The NFL said because the helmet-to-helmet contact was a result of Collie being driven toward Coleman by Mikell's legal hit, there will be no fine. The league said game officials have been instructed to err on the side of player safety, and when in doubt, "penalize in situations such as this for unnecessary roughness."

 

So, according to the NFL, it was the right call. Please continue all your bitching and moaning.

 

Not what they mean by "the right call", they mean "the right decision to throw the flag." They can't retract penalties after the game so they just won't fine the player. And your argument gets thinner by the post, maybe if you just stop....oh never mind. Anyway, the NFL said it was the right call based on the sensitivity around head shots NOT because it was a penalty. The NFL is backing up its refs saying it's the right call because the refs did what they were instructed to do, throw the flag, not because it was a penalty. Now I haven't read this entire War and Peace thread of backpeddling and stubbornness but it appears you just posted something that supports everyone elses argument, not yours. Good move. Accordingly to YOUR post the NFL says "when in doubt"(which means if you don't really know..); if the refs can't tell if it's a penalty, call one anyway. So the refs did what they were instructed to do, throw a flag.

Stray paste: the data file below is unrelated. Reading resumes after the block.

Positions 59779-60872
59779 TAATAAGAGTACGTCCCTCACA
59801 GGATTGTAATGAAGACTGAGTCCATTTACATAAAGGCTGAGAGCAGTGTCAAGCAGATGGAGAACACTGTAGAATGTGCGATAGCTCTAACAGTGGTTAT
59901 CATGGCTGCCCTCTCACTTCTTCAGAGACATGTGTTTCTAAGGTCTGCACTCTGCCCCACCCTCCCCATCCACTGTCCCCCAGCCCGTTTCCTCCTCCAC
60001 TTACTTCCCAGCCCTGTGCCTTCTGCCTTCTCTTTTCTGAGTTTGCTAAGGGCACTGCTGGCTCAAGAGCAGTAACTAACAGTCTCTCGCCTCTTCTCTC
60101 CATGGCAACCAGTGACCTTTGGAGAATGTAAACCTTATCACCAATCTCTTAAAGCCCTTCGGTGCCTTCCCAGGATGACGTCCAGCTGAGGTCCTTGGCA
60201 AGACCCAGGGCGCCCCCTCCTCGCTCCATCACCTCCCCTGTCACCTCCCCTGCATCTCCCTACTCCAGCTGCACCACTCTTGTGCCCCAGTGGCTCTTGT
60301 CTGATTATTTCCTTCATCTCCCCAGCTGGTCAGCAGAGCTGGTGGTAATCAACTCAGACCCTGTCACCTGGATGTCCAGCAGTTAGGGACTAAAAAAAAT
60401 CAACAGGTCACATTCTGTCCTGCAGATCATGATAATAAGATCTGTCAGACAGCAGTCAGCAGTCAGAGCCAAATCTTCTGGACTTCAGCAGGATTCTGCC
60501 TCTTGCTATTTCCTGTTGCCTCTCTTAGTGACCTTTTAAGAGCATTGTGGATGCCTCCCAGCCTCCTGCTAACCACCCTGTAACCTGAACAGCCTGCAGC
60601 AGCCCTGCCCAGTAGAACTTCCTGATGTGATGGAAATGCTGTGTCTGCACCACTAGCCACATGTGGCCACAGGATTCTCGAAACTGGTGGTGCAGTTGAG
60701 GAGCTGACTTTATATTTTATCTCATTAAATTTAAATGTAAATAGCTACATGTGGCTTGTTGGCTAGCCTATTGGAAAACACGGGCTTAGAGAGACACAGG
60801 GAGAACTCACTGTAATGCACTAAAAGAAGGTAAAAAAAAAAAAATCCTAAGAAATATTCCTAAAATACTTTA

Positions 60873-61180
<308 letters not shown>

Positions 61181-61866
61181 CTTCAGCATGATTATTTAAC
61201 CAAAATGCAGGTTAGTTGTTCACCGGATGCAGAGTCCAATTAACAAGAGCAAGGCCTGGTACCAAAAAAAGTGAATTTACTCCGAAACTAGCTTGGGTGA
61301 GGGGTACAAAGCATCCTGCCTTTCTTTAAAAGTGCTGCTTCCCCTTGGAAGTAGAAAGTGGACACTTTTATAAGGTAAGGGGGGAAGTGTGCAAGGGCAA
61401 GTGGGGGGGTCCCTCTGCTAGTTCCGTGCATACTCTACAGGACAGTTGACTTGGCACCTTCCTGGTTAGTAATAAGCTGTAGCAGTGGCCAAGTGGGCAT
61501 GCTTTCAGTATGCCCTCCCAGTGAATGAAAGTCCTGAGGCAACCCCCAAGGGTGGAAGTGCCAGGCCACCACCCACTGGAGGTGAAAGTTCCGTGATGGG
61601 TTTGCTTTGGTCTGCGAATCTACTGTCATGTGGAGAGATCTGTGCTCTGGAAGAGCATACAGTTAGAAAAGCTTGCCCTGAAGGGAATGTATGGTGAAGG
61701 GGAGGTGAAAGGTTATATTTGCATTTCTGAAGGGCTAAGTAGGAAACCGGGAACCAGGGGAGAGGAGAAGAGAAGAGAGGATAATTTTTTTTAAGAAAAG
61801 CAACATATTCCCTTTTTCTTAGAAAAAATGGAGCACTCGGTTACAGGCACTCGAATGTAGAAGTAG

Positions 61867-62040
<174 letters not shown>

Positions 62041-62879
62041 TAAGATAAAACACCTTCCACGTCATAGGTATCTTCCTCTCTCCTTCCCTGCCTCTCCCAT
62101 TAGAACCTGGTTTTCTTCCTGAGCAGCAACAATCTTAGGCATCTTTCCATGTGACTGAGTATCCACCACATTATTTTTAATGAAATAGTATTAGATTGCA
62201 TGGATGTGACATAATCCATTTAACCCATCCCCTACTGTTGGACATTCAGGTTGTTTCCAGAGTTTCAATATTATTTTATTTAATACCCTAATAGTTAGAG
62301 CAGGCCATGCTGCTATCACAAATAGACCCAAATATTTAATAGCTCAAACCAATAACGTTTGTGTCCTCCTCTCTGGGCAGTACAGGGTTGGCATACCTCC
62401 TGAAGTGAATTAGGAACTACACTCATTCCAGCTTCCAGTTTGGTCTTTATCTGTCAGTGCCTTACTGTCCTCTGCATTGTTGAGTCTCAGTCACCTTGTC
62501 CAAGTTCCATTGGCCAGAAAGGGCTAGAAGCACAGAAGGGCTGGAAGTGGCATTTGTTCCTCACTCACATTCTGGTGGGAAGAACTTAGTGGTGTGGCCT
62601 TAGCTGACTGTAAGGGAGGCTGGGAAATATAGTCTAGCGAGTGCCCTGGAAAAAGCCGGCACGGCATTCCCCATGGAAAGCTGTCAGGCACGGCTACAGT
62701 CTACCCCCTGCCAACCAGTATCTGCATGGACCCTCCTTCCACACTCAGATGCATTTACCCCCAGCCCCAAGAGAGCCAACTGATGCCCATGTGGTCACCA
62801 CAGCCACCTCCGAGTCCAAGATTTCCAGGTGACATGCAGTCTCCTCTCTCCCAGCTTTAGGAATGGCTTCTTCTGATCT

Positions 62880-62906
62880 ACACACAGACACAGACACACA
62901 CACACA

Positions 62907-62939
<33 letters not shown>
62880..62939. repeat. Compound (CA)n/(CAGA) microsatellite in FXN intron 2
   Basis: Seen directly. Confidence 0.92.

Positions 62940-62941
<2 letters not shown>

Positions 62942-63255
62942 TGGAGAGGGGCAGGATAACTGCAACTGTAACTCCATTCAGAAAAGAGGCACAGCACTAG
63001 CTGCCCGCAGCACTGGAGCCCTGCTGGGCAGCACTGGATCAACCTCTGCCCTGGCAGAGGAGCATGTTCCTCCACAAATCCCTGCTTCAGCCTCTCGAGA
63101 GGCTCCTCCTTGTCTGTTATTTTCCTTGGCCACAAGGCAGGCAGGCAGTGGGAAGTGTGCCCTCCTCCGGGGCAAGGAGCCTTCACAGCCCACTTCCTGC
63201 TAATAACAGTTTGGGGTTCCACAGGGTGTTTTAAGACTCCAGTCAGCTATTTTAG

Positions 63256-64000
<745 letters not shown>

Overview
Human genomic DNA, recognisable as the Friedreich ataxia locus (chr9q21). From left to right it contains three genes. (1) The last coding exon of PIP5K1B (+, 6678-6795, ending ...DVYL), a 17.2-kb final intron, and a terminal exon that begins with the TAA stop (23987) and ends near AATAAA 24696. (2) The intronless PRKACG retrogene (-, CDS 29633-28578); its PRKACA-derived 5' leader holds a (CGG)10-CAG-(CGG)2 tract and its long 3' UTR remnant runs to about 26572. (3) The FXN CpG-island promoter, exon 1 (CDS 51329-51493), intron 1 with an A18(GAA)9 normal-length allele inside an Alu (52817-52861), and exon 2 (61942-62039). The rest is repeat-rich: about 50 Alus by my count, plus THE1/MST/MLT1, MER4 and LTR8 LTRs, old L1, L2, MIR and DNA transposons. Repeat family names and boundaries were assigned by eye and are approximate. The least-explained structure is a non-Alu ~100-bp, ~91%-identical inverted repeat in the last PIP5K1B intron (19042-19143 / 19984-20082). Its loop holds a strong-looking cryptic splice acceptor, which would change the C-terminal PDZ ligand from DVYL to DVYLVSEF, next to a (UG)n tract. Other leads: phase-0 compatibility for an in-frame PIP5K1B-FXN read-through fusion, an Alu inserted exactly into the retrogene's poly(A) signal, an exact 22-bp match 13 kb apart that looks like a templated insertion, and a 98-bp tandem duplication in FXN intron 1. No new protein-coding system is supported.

This is due to players being fined even though during the game their hit wasn't viewed as a penalty. It's egg on the face of the NFL to fine a player that wasn't flagged, to avoid this the instructions are to throw flags like rice at a wedding. Now while I can't tell what your argument really is at this point, that train derailed a long time ago, IMO there was no penalty on the play but the refs did what they were asked to do to protect player safety.

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sorry man. still wasn't a reception. :wacko:

 

:tup: Great comeback.

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I'm still trying to figure out how keg posted dead space. Did he pass out? It won't let me do it.